Editors’ Note: This is Part 2 of Dr. Aswin Sai Narain Seshasayee’s series ‘Bacterial Expressions‘
Very naively speaking, bacteria are a bag of molecules of varying colours and shades and sizes that is capable of asexual reproduction. However, that does not quite do justice to the structures that make up a bacterium. Let us use the great model organism Escherichia coli, popularly referred to as E. coli, as a case study to describe the principal molecules that are its building blocks, while shying away from the complexities and pedagogy that are best left to textbooks and research papers.
Let us assume a small particle, a millionth of a millmetre in size, but with the ability to see the world around it. If this particle were to encounter an E. coli cell, it will countenance a rod-shaped object one thousand times its size along its long axis. If our curious particle were to get closer, it would see the E. coli cell covered by polymers of molecules, whose building units are puckered rings – these are sugar molecules, which are connected to the rest of the cell body by long chains of carbons, called lipids. This continuous structure of lipids and sugars, called lipopolysaccharides, make the cell boundary. Our particle sees large pores built into the lipopolysaccharide layer through which nutrients flow inwards, and our particle joins these nutrient molecules and somehow gets past this barrier. Inside, it sees a space within which is a second barrier, also comprising sugars linked with a new type of molecular linkage, which the particle will later realise is also part of proteins. This cell wall is closely associated with a bi-layered inner membrane, which is composed of what are basically detergents. The particle is astounded by the levels of activity associated with this inner membrane – many proteins doing their job, sensing signals including the presence of this foreign particle (which somehow is considered benign and let through unharmed), transporting molecules in and out, synthesising molecules that make up life’s energy currency.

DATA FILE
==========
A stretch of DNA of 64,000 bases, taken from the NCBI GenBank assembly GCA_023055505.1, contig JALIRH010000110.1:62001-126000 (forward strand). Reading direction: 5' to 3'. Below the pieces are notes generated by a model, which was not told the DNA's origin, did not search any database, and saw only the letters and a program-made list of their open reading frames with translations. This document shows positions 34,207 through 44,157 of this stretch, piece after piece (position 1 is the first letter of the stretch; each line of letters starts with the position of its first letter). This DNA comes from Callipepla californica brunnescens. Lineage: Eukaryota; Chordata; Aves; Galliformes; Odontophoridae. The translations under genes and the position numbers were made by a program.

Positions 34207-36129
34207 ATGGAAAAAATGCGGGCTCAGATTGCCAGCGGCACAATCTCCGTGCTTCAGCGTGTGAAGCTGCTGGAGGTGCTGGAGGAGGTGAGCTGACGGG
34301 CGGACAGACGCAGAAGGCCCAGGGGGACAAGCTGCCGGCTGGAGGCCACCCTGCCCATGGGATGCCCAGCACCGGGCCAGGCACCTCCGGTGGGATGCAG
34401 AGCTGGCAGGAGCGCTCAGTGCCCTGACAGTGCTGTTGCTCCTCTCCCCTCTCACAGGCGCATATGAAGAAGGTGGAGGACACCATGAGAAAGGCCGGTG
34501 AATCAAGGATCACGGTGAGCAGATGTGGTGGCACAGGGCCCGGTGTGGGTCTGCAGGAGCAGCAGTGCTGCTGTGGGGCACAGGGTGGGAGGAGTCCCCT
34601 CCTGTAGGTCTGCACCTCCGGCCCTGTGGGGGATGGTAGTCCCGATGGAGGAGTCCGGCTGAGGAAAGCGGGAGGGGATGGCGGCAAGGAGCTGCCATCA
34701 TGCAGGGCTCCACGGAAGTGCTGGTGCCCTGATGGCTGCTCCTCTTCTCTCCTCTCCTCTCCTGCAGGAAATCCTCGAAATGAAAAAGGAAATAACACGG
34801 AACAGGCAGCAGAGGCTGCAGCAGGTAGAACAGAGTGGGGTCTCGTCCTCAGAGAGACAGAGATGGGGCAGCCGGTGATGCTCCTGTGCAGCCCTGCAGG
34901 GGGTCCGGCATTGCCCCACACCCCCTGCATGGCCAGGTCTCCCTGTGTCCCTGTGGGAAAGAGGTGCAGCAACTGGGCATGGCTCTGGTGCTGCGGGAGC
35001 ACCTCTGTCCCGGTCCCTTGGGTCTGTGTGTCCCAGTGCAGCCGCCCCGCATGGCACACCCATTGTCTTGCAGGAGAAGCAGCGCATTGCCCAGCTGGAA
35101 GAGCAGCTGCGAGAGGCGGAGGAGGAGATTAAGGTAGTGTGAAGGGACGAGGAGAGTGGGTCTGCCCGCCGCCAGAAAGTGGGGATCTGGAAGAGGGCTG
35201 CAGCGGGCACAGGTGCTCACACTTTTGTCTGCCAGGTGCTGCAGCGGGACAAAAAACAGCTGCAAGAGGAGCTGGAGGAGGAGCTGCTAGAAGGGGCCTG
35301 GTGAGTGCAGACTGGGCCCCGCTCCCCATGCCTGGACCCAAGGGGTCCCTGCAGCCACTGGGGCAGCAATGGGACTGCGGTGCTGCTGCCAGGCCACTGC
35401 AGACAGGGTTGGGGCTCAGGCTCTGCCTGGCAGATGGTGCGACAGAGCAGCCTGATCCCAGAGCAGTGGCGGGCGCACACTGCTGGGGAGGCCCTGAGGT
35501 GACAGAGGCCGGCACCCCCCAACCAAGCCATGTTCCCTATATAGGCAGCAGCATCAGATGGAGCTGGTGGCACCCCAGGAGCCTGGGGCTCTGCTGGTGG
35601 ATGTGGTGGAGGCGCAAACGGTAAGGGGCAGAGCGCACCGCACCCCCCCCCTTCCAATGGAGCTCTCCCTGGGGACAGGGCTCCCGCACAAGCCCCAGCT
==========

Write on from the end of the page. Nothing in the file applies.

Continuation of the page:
Somehow, our particle bungles past the wall and the membrane and comes face to face with the inner belly of the cell, a water-filled space crowded with a variety of molecules, including proteins, sugars and nucleic acids, which make up DNA and RNA. It is not simply a static collection of large and small objects, but a dynamic space, involving processes – interconversions, construction and destruction among these. One molecule entering a protein machine, and coming out as another; large DNA molecules passing through larger proteinaceous structures, releasing more DNA or RNA; and RNA snaking through humungous protein architectures, producing more protein; amd lots more. All these seemingly coordinated beautifully such that the E. coli cell looks like an impossibly complex but an exceptionally well-organised machine.